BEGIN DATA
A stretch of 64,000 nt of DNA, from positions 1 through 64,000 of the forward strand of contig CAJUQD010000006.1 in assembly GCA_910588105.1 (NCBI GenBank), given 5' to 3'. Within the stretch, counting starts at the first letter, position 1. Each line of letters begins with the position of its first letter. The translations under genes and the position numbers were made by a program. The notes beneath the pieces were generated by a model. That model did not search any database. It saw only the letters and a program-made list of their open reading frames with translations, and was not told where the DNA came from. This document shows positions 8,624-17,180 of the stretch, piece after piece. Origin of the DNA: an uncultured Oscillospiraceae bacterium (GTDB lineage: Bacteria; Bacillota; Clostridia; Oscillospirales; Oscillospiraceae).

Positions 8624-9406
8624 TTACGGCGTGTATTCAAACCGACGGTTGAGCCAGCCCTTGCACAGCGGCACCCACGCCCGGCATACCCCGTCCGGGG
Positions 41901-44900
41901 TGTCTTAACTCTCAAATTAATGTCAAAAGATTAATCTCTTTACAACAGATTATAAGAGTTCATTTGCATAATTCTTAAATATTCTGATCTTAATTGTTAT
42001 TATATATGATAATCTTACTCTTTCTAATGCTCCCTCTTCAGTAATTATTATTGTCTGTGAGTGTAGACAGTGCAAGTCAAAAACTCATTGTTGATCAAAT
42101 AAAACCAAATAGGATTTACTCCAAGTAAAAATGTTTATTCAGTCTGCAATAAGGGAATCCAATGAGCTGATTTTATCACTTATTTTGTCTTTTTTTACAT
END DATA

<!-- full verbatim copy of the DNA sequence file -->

A stretch of 64,000 nt of DNA, from positions 1 through 64,000 of the forward strand of contig CAJUQD010000006.1 in assembly GCA_910588105.1 (NCBI GenBank), given 5' to 3'. Within the stretch, counting starts at the first letter, position 1. Each line of letters begins with the position of its first letter. The translations under genes and the position numbers were made by a program. The notes beneath the pieces were generated by a model. That model did not search any database. It saw only the letters and a program-made list of their open reading frames with translations, and was not told where the DNA came from. This document shows positions 8,624-17,180 of the stretch, piece after piece. Origin of the DNA: an uncultured Oscillospiraceae bacterium (GTDB lineage: Bacteria; Bacillota; Clostridia; Oscillospirales; Oscillospiraceae).

Positions 8624-9406
8624 TTACGGCGTGTATTCAAACCGACGGTTGAGCCAGCCCTTGCACAGCGGCACCCACGCCCGGCATACCCCGTCCGGGG
Positions 41901-44900
41901 TGTCTTAACTCTCAAATTAATGTCAAAAGATTAATCTCTTTACAACAGATTATAAGAGTTCATTTGCATAATTCTTAAATATTCTGATCTTAATTGTTAT
42001 TATATATGATAATCTTACTCTTTCTAATGCTCCCTCTTCAGTAATTATTATTGTCTGTGAGTGTAGACAGTGCAAGTCAAAAACTCATTGTTGATCAAAT
42101 AAAACCAAATAGGATTTACTCCAAGTAAAAATGTTTATTCAGTCTGCAATAAGGGAATCCAATGAGCTGATTTTATCACTTATTTTGTCTTTTTTTACAT